Replace each letter with a digit to make this addition correct.
This addition sum uses all ten digits 0, 1, 2...9 exactly once.
Find the sum and show that the one you give is the only
You have been given nine weights, one of which is slightly heavier
than the rest. Can you work out which weight is heavier in just two
weighings of the balance?
What are the missing numbers in the pyramids?
Use the numbers in the box below to make the base of a top-heavy
pyramid whose top number is 200.
Arrange the numbers 1 to 16 into a 4 by 4 array. Choose a number.
Cross out the numbers on the same row and column. Repeat this
process. Add up you four numbers. Why do they always add up to 34?
Three teams have each played two matches. The table gives the total
number points and goals scored for and against each team. Fill in
the table and find the scores in the three matches.
A game for 2 players that can be played online. Players take it in turns to select a word from the 9 words given. The aim is to select all the occurrences of the same letter.
If you can copy a network without lifting your pen off the paper and without drawing any line twice, then it is traversable.
Decide which of these diagrams are traversable.
Baker, Cooper, Jones and Smith are four people whose occupations
are teacher, welder, mechanic and programmer, but not necessarily
in that order. What is each person’s occupation?
Take any two digit number, for example 58. What do you have to do to reverse the order of the digits? Can you find a rule for reversing the order of digits for any two digit number?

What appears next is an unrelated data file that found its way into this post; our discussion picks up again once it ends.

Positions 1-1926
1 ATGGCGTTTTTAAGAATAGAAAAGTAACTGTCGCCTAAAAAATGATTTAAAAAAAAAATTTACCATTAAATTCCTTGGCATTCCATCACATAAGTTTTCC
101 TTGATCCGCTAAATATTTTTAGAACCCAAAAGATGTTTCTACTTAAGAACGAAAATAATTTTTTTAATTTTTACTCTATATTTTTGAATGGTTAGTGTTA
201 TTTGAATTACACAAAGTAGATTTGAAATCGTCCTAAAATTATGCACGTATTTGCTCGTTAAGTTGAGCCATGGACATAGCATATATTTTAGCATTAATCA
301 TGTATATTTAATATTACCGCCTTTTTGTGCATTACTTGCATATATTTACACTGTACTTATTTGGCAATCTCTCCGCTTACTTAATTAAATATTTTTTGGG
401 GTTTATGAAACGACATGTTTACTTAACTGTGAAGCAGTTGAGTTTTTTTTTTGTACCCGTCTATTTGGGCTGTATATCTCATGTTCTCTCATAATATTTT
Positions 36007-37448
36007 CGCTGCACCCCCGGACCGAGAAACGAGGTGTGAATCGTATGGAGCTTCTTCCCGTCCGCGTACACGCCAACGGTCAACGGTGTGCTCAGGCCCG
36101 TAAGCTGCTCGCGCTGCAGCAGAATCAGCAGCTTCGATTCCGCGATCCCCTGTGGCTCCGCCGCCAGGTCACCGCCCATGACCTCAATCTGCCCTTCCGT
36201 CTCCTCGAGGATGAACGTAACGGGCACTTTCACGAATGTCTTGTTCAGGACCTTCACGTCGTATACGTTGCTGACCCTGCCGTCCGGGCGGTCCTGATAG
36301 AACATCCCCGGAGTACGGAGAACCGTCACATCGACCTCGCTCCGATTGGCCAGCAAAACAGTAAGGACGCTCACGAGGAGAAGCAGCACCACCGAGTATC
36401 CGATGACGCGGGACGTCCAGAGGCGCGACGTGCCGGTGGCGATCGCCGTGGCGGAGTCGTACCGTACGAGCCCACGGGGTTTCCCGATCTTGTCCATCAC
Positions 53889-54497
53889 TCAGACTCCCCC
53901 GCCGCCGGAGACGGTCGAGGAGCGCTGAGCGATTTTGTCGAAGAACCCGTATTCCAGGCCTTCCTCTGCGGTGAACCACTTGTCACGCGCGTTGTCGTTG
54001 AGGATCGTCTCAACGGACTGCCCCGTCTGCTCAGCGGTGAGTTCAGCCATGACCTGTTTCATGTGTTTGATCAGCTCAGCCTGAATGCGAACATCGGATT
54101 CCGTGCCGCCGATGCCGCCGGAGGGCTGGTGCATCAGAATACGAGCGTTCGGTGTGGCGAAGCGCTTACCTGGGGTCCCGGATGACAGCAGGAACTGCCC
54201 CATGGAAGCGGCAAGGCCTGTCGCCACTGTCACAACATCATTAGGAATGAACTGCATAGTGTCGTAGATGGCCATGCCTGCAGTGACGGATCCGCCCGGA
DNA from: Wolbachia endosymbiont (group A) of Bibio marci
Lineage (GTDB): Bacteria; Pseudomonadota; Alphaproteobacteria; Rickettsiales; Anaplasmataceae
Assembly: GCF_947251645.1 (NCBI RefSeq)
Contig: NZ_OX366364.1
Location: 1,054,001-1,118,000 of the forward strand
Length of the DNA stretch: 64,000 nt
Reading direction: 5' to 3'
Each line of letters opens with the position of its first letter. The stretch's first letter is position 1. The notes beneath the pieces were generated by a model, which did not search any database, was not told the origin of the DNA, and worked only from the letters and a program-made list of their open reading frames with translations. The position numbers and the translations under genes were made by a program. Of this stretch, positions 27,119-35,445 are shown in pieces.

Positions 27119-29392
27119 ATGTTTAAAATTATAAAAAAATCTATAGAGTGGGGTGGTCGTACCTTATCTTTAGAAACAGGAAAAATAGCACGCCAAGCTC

A huge wheel is rolling past your window. What do you see?
Carry out cyclic permutations of nine digit numbers containing the
digits from 1 to 9 (until you get back to the first number). Prove
that whatever number you choose, they will add to the same total.
There are four children in a family, two girls, Kate and Sally, and
two boys, Tom and Ben. How old are the children?
A little bit of algebra explains this 'magic'. Ask a friend to pick 3 consecutive numbers and to tell you a multiple of 3. Then ask them to add the four numbers and multiply by 67, and to tell you. . . .
Pick the number of times a week that you eat chocolate. This number must be more than one but less than ten.
Multiply this number by 2. Add 5 (for Sunday). Multiply by 50... Can you explain why it. . . .
You can work out the number someone else is thinking of as follows. Ask a friend to think of any natural number less than 100. Then ask them to tell you the remainders when this number is divided by. . . .
Can you arrange the numbers 1 to 17 in a row so that each adjacent
pair adds up to a square number?
This jar used to hold perfumed oil. It contained enough oil to fill
granid silver bottles. Each bottle held enough to fill ozvik golden
goblets and each goblet held enough to fill vaswik crystal. . . .
A paradox is a statement that seems to be both untrue and true at the same time. This article looks at a few examples and challenges you to investigate them for yourself.
We have exactly 100 coins. There are five different values of
coins. We have decided to buy a piece of computer software for
39.75. We have the correct money, not a penny more, not a penny
less! Can. . . .
Can you cross each of the seven bridges that join the north and south of the river to the two islands, once and once only, without retracing your steps?
Which set of numbers that add to 10 have the largest product?
Choose any three by three square of dates on a calendar page.
Circle any number on the top row, put a line through the other
numbers that are in the same row and column as your circled number.
Repeat. . . .
In how many ways can you arrange three dice side by side on a
surface so that the sum of the numbers on each of the four faces